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Financial Times: A quiet word in the ear for leaders who like to listen

EXTRACT: Had Lord Browne only listened to a couple of people on safety matters, things might have gone differently at that refinery in Texas.

By Lucy Kellaway
Published: October 1 2007 03:00 | Last updated: October 1 2007 03:00

Tony Hayward, the attractively boyish-looking new head of BP, was quoted in the Financial Times last week as saying he has a “leadership style that really listens”.

There are three things wrong with these five words. First, if you have to resort to telling people what your leadership style is, you are failing to exhibit any particular style at all. Second, styles don’t listen. Third, and most fatally, if you think the biggest part of leading is listening you are either disingenuous or deluded.

Mr Hayward isn’t alone. In fact, listening has become the biggest and most fashionable of all modern leadership fads.

Every new leader promises that this is what he is all about. Gordon Brown arrived at Number 10 in June and talked and talked about how much he was listening. Three times in his speech last Monday he commended himself for how much of it he was doing. “I have listened to and I have heard the British people,” he said, bafflingly implying that plain old listening isn’t as good as listening plus hearing.

There is nothing wrong with listening per se. In fact, some listening is vital – but it has to be the right sort. If you are PM or CEO, it is not a good idea to make up policy alone in the shower without ever talking to anyone and, if you do this, as Mr Hayward’s predecessor, John Browne, did, you will come unstuck eventually. Had Lord Browne only listened to a couple of people on safety matters, things might have gone differently at that refinery in Texas.

Yet just because some listening is essential, it does not follow that listening is what sorts out successful leaders from the rest. Neither does it mean that leaders should ever stand up and declare themselves to be good listeners.

The reason they make this foolish declaration is they feel it makes them look the very image of the democratic, approachable, modern leader. Yet there are five reasons why they should desist.

* Listening is really easy. Any old fool can do it, so it can’t therefore be a key skill for CEOs. In my experience some of the best listeners are dogs. They have a way of putting their heads on one side and cocking an ear. Sometimes CEOs turn out to be dogs, but that is different.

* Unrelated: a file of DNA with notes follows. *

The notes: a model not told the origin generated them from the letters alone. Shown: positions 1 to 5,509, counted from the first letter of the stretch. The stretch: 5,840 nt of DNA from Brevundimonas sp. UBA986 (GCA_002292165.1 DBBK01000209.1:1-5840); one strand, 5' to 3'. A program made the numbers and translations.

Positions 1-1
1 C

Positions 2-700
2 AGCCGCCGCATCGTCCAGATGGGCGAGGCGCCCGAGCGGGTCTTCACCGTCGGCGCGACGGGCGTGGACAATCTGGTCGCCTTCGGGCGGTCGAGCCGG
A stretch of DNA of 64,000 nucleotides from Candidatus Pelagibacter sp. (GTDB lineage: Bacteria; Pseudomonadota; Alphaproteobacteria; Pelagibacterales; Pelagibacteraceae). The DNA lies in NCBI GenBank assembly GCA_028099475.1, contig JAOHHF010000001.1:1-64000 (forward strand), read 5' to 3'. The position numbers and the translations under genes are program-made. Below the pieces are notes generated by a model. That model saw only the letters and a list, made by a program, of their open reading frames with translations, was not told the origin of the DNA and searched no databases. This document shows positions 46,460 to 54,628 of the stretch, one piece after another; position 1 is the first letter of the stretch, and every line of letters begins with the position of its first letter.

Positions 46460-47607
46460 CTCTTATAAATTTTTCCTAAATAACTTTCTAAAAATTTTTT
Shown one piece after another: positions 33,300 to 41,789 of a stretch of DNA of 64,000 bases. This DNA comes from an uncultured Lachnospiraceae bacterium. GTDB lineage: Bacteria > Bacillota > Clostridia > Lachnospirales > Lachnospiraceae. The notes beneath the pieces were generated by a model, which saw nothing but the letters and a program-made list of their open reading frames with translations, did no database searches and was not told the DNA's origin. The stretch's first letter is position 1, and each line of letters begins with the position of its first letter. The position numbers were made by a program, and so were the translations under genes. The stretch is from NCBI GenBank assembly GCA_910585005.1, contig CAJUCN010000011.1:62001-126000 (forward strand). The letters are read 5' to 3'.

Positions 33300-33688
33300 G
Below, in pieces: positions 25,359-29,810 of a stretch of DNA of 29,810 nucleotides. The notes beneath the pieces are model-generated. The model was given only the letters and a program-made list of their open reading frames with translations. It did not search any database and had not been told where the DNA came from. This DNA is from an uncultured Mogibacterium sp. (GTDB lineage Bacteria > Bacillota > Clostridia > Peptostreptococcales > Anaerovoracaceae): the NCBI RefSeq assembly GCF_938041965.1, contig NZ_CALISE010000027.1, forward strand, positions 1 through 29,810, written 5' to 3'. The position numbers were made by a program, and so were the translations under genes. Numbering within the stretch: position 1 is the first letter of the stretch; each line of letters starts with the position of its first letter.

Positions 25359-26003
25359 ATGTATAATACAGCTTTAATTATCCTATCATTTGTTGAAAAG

* Listening is only the first of four increasingly hard things leaders do. After they have listened, they must think. Then make a decision. Then implement. The fourth one is always the hardest.

* To promise mass listening is phoney. CEOs usually don’t have the time or the inclination to do lots of listening.

* To say that you are listening can sound weak. It suggests that you don’t have the foggiest idea of what to do, which isn’t a good trait in a leader.

* It encourages cynicism. It implies your CEO will not only listen to you but do what you say. In fact, your CEO doesn’t really want to hear you whining on about why you are so underpaid, and (appropriately) doesn’t want to listen to you at all.

The very word listening encourages people to say some remarkably silly things. Here is what Peter Senge, the management thinker, has to say on the topic. “Generative listening is the art of developing deeper silences in yourself, so you can slow your mind’s hearing to your ears’ natural speed.”

This sounds a little over-complicated. So do all the varieties of listening that managers get trained in: active listening, empathetic listening and something called deep heart listening. In the US there is an International Listening Leadership Institution which teaches you a 10-step programme on how to be a listening leader.

This, surely, is six steps too many. Here, for nothing, is my four-step guide to listening for leaders.

1. Take anything out of your ears. 2. Dispel as many worrying thoughts from your mind as you can. 3. Try to concentrate on what the other person is saying. 4. Look at the person. This is optional, though advisable as it makes the other person feel better. When listening to a staff member who is distressed, then it might be good to look sympathetic and to put one’s BlackBerry down for a second.

That’s it. Easy. It is never necessary to hold your head at an angle, it just makes it look as if you have cricked your neck.

What isn’t so easy is the next bit, which is about exercising judgment. The good leader needs to know who is worth listening to and when to listen. More important, they need to know if they are being told flattering lies and convenient truths or not.

I once had a boss who used to hold periodic “listening lunches”. Small groups of employees would meet him and were invited to voice their concerns. Some would make sycophantic comments. Others would complain about the air conditioning, cutbacks to expenses, understaffing and so on. Our CEO would sit there nodding uncomfortably. He listened. Nothing happened, though, except that no one enjoyed the lunches and they were discontinued. What went wrong here wasn’t the listening. It was the judging, the sorting and the doing that were pear-shaped.

There is only one good reason for saying “my leadership style is to listen” and that is if you want to belittle your predecessor. As often as not, those who say they believe in listening are saying – in a super-polite way – that the old guy was arrogant, out of touch and nothing like the new one.

[email protected] Read and post comments at www.ft.com/kellaway

Copyright The Financial Times Limited 2007

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